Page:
I said before that I don't like doctors and I don't go to them, typical guy. I woke up one day and looked in the mirror to see a guy with butter yellow skin and lemony eyes staring back at me. I knew I had to go and see a the doctor. She took one look at me and sent me for tests. An hour later she told me that I needed to have my gall bladder out and sent me to the hospital. The hospitalist agreed that I needed the surgery but informed me that nothing would happen without the approval of a cardiologist and I was admitted.

Several days and tests later I was antsy to go home and get back to work. I asked the cardiologist to approve the surgery and/or send me home. It was then that she asked me if I had ever heard my own heartbeat. She placed her stethiscope on me and had me listen to her heart. It sounded just as expected, steady, strong and regular. She then put it on my chest and wow. My own heart sounded like a bag of sand being dragged across the floor. SHHHHHH Boom, SHHHHHHH Boom. She said she would not send me home because she did not believe that if I left I would ever make it back.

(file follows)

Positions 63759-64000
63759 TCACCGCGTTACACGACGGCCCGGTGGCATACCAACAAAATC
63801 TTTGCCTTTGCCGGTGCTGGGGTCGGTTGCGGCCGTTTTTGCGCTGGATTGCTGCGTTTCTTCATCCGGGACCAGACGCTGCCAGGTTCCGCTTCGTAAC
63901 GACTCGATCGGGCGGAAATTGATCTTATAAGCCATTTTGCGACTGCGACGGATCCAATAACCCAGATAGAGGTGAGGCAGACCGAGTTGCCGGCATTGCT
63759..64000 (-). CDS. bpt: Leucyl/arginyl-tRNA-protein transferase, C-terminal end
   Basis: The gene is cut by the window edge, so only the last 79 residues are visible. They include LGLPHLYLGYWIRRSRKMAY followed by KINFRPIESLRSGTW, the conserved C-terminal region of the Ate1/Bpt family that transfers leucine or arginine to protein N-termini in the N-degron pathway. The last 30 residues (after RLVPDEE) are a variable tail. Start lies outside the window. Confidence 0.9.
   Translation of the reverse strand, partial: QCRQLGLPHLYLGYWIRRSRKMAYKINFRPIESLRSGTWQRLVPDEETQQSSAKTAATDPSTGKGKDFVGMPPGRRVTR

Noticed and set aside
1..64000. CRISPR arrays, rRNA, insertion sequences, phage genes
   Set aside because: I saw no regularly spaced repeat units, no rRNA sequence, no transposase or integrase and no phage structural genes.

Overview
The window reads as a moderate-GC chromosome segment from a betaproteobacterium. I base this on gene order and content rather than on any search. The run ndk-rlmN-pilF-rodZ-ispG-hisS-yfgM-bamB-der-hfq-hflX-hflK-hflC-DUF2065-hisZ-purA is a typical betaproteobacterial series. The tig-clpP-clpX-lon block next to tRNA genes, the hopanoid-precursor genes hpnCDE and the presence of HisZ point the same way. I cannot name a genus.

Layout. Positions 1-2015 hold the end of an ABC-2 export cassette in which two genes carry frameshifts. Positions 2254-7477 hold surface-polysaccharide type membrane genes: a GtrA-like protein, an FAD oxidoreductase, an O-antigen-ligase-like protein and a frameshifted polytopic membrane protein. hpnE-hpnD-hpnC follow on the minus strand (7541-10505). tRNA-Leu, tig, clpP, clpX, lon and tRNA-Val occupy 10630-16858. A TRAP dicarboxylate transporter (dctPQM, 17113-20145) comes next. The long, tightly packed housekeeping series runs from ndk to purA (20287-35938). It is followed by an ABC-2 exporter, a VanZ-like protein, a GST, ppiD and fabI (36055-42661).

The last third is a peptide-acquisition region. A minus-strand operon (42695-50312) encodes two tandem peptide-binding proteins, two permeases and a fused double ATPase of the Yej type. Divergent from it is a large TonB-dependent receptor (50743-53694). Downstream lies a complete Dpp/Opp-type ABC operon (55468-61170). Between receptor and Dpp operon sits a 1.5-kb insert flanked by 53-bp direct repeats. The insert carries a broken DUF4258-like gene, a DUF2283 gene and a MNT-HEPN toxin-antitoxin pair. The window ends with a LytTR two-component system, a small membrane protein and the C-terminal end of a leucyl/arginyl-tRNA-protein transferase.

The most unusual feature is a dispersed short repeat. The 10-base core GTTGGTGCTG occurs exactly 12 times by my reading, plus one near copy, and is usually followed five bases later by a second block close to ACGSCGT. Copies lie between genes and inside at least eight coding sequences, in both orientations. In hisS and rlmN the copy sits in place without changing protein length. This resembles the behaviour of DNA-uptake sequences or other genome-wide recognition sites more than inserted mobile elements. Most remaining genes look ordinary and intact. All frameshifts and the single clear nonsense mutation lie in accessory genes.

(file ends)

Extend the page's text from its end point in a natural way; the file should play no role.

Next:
I will cut the story off here, but remember I waited a long time. I denied that I had an issue. I barely made it in for help. Please do not be like me. Don't deny yourself the chance to make things right and risk missing that last chance. Doctors Ommen and Schaff are incredible people with schedules that are packed. People come from all over the world to be care for by these brilliant men and their teams of doctors. They don't operate for fun or because they need the billing. They operate to save lives. I am truly thankful that my life intersected with theirs for a short time.

By the way, the incision in my chest never hurt. I felt at least 100% better every day.